I recently posted a picture of my “new” (it’s four-years-old but a first-time bloomer this year) amaryllis that was all beautiful over the New Year holidays.
Well, I guess it got so much attention that my old (20+ years) amaryllis got jealous and decided it would bloom x 4, so take THAT, new amaryllis.
Actually, no, that’s not why it bloomed. It bloomed because the Christmas cactus is blooming and they always bloom together because they’re best friends. It also usually blooms in the late summer or early fall without the cactus because it’s a little selfish sometimes. It wasn’t always a regular bloomer, though.
Before it was mine, it was my mom’s. It hung in the sunniest window in the house, no matter where we lived. Originally, the plant had never been much of a bloomer and I don’t know why it changed but when those first-ever flowers came on – those big, orange, sunny, happy blossoms – we went nuts. The blossoms were huge (when compared to the nearby African violets) and vibrant and thrilled us. We paid attention when it bloomed because it always seemed like a new experience.
Remember, my mom is a witch . I think that had something to do with why this plant produced flowers when death was at hand. I don’t know if she was channeling the news into the house and it was received by the plant or if the plant was in possession of knowledge via other methods, but when that blossom stalk came up the first time, we were all eagerly gathered to watch the flower bloom. When it was just finishing its cycle, we got the first call to let us know there’d been a death in the family. The next time it flowered, we got a call that someone else had died and we all remarked on how it was odd that the amaryllis had been blooming last time there was a death, too. And then it happened again. And again. And again. Our uncle, our great grandfather, our grandmother, our great grandmother, friends of the family…the flower came, a person went. It became terrifying. That blossom stalk no longer instilled within us a sense of wonder and excitement. Instead, we dreaded it and winced every time the phone rang when the blossom was up.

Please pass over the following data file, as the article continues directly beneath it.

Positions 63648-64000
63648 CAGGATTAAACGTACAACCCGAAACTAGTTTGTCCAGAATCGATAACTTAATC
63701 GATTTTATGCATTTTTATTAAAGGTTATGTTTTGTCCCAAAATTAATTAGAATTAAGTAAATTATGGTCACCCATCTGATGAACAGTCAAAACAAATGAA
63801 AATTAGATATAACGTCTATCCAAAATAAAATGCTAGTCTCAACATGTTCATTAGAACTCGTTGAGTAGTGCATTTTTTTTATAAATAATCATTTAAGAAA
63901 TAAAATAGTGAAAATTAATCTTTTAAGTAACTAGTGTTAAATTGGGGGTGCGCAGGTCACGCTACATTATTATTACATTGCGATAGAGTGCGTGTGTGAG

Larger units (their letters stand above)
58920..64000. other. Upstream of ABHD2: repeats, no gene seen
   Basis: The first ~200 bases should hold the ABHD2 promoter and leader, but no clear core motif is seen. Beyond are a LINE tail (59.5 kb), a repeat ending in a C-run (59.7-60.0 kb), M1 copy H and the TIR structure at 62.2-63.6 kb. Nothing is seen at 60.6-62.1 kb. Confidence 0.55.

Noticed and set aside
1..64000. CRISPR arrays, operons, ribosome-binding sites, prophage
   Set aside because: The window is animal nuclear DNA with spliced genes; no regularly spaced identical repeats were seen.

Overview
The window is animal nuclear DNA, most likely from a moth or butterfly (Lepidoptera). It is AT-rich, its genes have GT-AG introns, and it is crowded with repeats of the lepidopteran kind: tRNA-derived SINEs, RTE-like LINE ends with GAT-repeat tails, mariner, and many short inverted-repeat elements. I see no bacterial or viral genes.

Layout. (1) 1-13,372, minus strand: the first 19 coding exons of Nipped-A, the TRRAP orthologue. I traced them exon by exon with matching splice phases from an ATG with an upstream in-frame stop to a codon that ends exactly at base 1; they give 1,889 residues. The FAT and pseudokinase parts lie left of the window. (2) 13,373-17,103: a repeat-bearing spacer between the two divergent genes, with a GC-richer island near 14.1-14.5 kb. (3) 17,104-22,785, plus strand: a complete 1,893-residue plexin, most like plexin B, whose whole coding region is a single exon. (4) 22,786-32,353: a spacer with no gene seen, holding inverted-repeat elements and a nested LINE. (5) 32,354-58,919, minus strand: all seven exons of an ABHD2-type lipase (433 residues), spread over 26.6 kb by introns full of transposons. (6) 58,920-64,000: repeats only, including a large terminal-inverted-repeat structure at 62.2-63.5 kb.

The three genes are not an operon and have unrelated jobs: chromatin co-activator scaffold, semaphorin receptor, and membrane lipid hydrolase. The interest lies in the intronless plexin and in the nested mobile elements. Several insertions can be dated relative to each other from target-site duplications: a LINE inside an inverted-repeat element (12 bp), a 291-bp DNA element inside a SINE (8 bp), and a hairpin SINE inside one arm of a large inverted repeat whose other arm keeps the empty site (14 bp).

When I returned from a year overseas and moved into my own place, my mom packed up the Amaryllis of DEATH and sent it with me. She didn’t want it any more. It freaked her out. I hung it in the sunniest window, watered it regularly, talked to it, and when it bloomed, I cringed. Nothing happened. The flower died but everyone else was fine. I breathed a sigh of relief and that was that.
Since then, it’s taken me years to train the thing to bloom regularly. (I actually did nothing at all) It blooms twice a year at pretty much the same time. No more random harbinger of doom blossoms.
It has bloomed in January since we moved into our house. This year, however, I have a very sick great-uncle and I haven’t heard from him in awhile. If he moves on while this flower is blooming – and, remember, there are 4 stalks up – I admit, I will freak out just a little.